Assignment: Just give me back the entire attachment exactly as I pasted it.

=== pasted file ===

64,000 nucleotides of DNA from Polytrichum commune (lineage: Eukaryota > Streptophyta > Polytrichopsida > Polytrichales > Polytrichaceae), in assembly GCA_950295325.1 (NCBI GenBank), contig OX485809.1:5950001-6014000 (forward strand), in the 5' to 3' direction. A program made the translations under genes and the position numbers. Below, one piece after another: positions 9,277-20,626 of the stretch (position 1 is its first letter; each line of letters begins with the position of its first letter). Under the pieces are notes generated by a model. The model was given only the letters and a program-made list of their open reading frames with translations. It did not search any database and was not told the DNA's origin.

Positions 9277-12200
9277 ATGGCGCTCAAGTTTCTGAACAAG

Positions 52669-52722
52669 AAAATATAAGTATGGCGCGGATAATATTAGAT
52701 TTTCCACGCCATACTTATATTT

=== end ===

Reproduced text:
64,000 nucleotides of DNA from Polytrichum commune (lineage: Eukaryota > Streptophyta > Polytrichopsida > Polytrichales > Polytrichaceae), in assembly GCA_950295325.1 (NCBI GenBank), contig OX485809.1:5950001-6014000 (forward strand), in the 5' to 3' direction. A program made the translations under genes and the position numbers. Below, one piece after another: positions 9,277-20,626 of the stretch (position 1 is its first letter; each line of letters begins with the position of its first letter). Under the pieces are notes generated by a model. The model was given only the letters and a program-made list of their open reading frames with translations. It did not search any database and was not told the DNA's origin.

Positions 9277-12200
9277 ATGGCGCTCAAGTTTCTGAACAAG

Positions 52669-52722
52669 AAAATATAAGTATGGCGCGGATAATATTAGAT
52701 TTTCCACGCCATACTTATATTT